UK crackdown on ‘processing aid’ morpholine to have global impact – trade body

By Rory Harrington

- Last updated on GMT

Related tags: Fresh produce, International trade, Codex alimentarius, Food standards agency, Uk food standards agency

UK crackdown on ‘processing aid’ morpholine to have global impact – trade body
The UK’s clampdown on fruit glazed with wax containing morpholine is disproportionate and will trigger repercussions on a global scale, a trade body has said.

The Fresh Produce Consortium (FPC) issued its warning following an announcement from the UK Food Standards Agency (FSA) that apples containing morpholine must be withdrawn from sale and returned to their country of origin. The alarm was raised after it discovered the unapproved additive on imported Chilean fruit.

But the UK trade group said it challenged the FSA’s interpretation that the substance is a food additive and not a processing aid, as designated in other countries.

Morpholine is used as a carrier for glazing agents applied to fruit and is permitted in various countries outside of the EU, including Chile, the USA and Canada.

Warning letters

The food watchdog has sent letters to fresh produce importers and local authorities after a sampling programme revealed the additive, which is forbidden for use with the European Union, had been found on apples and citrus fruit shipped into the UK from a number of countries. It urged industry to ensure that all future fresh produce imports are morpholine-free in order to meet current EU legislation.

“Waxes containing morpholine aren’t allowed under EU rules and shouldn’t be on food products,”​ said the agency’s food safety director Dr Alison Gleadle. “However, eating any of the fruit is unlikely to be a health concern.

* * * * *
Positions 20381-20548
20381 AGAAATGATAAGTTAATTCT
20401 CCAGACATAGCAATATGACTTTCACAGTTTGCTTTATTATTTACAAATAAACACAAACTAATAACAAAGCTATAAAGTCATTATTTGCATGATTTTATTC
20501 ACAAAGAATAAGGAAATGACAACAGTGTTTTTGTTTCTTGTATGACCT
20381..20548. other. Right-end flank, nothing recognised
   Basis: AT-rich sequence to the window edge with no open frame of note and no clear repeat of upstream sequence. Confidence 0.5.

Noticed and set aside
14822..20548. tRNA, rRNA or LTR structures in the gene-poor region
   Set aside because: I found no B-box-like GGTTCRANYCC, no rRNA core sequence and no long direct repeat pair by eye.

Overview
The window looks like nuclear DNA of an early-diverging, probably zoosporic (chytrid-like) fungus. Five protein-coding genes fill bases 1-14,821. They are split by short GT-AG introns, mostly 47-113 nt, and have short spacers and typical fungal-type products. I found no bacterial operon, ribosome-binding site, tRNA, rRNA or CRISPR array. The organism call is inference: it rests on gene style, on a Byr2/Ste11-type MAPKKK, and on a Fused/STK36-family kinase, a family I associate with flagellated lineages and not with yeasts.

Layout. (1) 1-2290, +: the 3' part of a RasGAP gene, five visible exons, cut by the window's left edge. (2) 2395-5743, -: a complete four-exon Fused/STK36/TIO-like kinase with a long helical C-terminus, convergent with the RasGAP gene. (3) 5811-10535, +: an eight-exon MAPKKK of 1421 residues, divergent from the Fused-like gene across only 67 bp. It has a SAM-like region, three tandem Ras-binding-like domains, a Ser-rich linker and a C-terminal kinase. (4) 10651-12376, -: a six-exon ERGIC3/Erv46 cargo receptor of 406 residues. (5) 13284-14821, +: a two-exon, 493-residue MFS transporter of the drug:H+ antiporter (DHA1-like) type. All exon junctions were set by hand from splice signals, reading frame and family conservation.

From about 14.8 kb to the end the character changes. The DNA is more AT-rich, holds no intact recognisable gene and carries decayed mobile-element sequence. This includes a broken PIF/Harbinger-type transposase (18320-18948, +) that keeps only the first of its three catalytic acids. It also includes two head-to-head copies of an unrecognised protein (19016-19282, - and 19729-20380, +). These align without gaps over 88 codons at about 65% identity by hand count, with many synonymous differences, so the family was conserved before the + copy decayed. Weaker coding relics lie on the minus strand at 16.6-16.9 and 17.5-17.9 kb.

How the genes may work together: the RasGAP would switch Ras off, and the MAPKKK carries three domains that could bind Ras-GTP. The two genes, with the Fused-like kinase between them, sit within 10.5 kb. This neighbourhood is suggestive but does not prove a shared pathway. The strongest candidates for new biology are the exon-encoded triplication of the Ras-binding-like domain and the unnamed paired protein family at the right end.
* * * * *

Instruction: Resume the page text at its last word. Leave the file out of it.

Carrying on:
The FSA added that citrus fruit treated with morpholine could still be sold as they are peeled prior to consumption.

Global consequences

The FPC has accused the body of acting in a disproportionate way and said its decision would have major repercussions both across the EU and globally.

Up until the FSA’s recent crackdown, the majority of industry players believed the substance to be a processing aid, rather than a food additive, FPC spokeswoman Sian Thomas told Under EU law, food additives can only be used if they have approved by the region’s risk assessment body and included on a positive list.

The trade association pointed out that morpholine is approved for use as a waxing agent elsewhere in the world. It highlighted Health Canada’s most recent assessment that “morpholine as used in apple coatings does not present a risk to human health”.

“The FSA has failed to manage this incident in a responsible and proportionate manner,”​ said Nigel Jenney, chief executive of FPC. “The fresh produce industry takes every care to provide safe, fresh produce of the highest quality and the FSA recognises that the likelihood of any risk from residues of morpholine to consumers is extremely low. We are most concerned that the FSA may create an unnecessarily confusing picture for consumers about the safety of all fresh produce.”

He added the body would hold the FSA responsible for any consequences of its action.

Related topics: Policy, Fruit, vegetable, nut ingredients

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Morfoline in apples

Posted by Sardo,

At this point, I believe it is important to inform you that morpholine is only one of the “not allowed” ingredients used by coating manufacturers. Some even declare on their label “Morpholine free” replacing morpholine with other amines. And this is not only going on in countries where morpholine is allowed, but also in all European member states, where other amines are used without any allowance and in total illegality. In addition, non E.U. waxes are for instance imported in Europe from the USA with the label “Morpholine free” but containing N-Dimethylethanolamine…

Other products like sodium-sulforicinate, ethoxylated silicone are also used in perfect illegality.

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Morfoline in apples

Posted by Jorge Casale,

Whether morfoline is a processing aid or an additive, if it is forbidden in the EU and it is found in or on apples, the FSA has the right to act to assure that the substance does not reach the consumer in a way that it can be ingested.
If, according to the industry, the substance is innocuous, the industry has the right to ask that the authorities revise the prohibition. Until then the product cannot be used on products exported to the EU.

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